Portal:Spanish American wars of independence

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Spanish American wars of independence

Decisive events of the war: Cortes de Cádiz (1812) (top left); Congress of Cúcuta (1821) (bottom left); Crossing of the Andes (1817) (bottom right); Battle of Tampico (1829) (top right).

The Spanish American wars of independence were the numerous wars against Spanish rule in Spanish America with the aim of political independence that took place during the early 19th century, after the French invasion of Spain during Europe's Napoleonic Wars. Although there has been research on the idea of a separate Spanish American ("creole") identity separate from that of Iberia, political independence was not initially the aim of most Spanish Americans, nor was it necessarily inevitable. After the restoration of rule by Ferdinand VII in 1814, and his rejection of the Spanish liberal constitution of 1812, the monarchy as well as liberals hardened their stance toward its overseas possessions, and they in turn increasingly sought political independence.

The violent conflicts started in 1809 with short-lived governing juntas established in Chuquisaca and Quito in opposing the government of the Supreme Central Junta of Seville. In 1810, numerous new juntas appeared across the Spanish domains in the Americas when the Central Junta fell to the French invasion. Although various regions of Spanish America objected to many crown policies, "there was little interest in outright independence; indeed there was widespread support for the Spanish Central Junta formed to lead the resistance against the French." While some Spanish Americans believed that independence was necessary, most who initially supported the creation of the new governments saw them as a means to preserve the region's autonomy from the French. Over the course of the next decade, the political instability in Spain and the absolutist restoration under Ferdinand VII convinced many Spanish Americans of the need to formally establish independence from the mother country.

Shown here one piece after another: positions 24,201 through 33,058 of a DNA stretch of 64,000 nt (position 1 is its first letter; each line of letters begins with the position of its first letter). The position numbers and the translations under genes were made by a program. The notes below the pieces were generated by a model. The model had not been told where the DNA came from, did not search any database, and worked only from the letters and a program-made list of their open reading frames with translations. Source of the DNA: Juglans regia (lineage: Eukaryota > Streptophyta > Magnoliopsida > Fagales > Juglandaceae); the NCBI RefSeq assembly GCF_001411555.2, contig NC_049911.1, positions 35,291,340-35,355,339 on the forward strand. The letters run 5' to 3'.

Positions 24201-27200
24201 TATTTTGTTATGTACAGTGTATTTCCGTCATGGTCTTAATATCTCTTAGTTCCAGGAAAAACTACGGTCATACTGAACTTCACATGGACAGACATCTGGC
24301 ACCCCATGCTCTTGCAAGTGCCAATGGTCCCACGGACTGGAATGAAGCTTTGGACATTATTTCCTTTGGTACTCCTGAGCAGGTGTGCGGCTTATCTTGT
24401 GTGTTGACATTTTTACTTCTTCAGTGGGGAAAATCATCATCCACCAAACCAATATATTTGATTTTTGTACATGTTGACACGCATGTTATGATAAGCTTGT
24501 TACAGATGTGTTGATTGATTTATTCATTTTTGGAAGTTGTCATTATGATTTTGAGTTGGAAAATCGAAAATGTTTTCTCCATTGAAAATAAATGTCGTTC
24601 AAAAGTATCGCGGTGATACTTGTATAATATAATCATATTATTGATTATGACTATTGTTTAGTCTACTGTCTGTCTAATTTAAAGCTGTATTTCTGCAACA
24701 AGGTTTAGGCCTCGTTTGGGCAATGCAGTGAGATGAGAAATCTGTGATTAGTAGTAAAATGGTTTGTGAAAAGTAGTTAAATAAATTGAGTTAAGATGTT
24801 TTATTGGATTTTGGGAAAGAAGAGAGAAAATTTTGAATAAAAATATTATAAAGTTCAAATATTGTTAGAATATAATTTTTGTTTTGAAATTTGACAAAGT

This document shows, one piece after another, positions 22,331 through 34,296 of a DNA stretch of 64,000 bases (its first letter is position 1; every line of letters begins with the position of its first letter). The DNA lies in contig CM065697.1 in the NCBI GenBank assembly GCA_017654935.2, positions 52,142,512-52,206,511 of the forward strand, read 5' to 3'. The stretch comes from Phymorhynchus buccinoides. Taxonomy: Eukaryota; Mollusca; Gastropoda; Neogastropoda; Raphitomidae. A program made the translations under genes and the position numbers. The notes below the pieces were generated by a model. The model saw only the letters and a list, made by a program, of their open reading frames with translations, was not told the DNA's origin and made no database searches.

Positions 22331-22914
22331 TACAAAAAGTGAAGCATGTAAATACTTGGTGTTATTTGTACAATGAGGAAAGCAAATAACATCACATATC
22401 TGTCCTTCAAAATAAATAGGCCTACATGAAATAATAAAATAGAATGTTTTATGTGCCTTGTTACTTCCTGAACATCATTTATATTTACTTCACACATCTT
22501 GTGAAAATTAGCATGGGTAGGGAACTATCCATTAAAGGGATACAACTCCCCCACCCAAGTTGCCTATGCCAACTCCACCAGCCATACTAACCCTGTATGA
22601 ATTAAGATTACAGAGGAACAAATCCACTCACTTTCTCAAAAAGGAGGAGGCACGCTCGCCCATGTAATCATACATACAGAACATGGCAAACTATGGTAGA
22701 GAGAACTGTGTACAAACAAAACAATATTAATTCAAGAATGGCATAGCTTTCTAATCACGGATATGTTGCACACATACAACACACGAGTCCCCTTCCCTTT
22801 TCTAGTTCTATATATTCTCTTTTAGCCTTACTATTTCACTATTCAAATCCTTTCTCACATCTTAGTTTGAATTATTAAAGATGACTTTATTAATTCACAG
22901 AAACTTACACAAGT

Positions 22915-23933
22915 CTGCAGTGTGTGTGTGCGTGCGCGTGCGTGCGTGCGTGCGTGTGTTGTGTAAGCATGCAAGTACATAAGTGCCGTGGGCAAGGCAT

These conflicts were fought both as irregular warfare and conventional warfare, and as wars of national liberation and civil wars. The conflicts among the colonies and with Spain eventually resulted in a chain of newly independent countries stretching from Argentina and Chile in the south to Mexico in the north in the first third of the 19th century. Cuba and Puerto Rico remained under Spanish rule until the Spanish–American War in 1898. The new republics from the beginning abolished the formal system of racial classification and hierarchy, casta system, the Inquisition, and noble titles. Slavery was not abolished immediately but ended in all of the new nations within a quarter century. Criollos (those of Spanish descent born in the New World) and mestizos (those of mixed American Indian and Spanish blood or culture) replaced Spanish-born appointees in most political governments. Criollos remained at the top of a social structure that retained some of its traditional features culturally, if not legally. For almost a century thereafter, conservatives and liberals fought to reverse or to deepen the social and political changes unleashed by those rebellions.

The events in Spanish America were related to the wars of independence in the former French colony of St-Domingue, Haiti, and the transition to independence in Brazil. Brazil's independence, in particular, shared a common starting point with that of Spanish America, since both conflicts were triggered by Napoleon's invasion of the Iberian Peninsula, which forced the Portuguese royal family to flee to Brazil in 1807. The process of Latin American independence took place in the general political and intellectual climate that emerged from the Age of Enlightenment and that influenced all of the Atlantic Revolutions, including the earlier revolutions in the United States and France. A more direct cause of the Spanish American wars of independence were the unique developments occurring within the Kingdom of Spain and its monarchy during this era.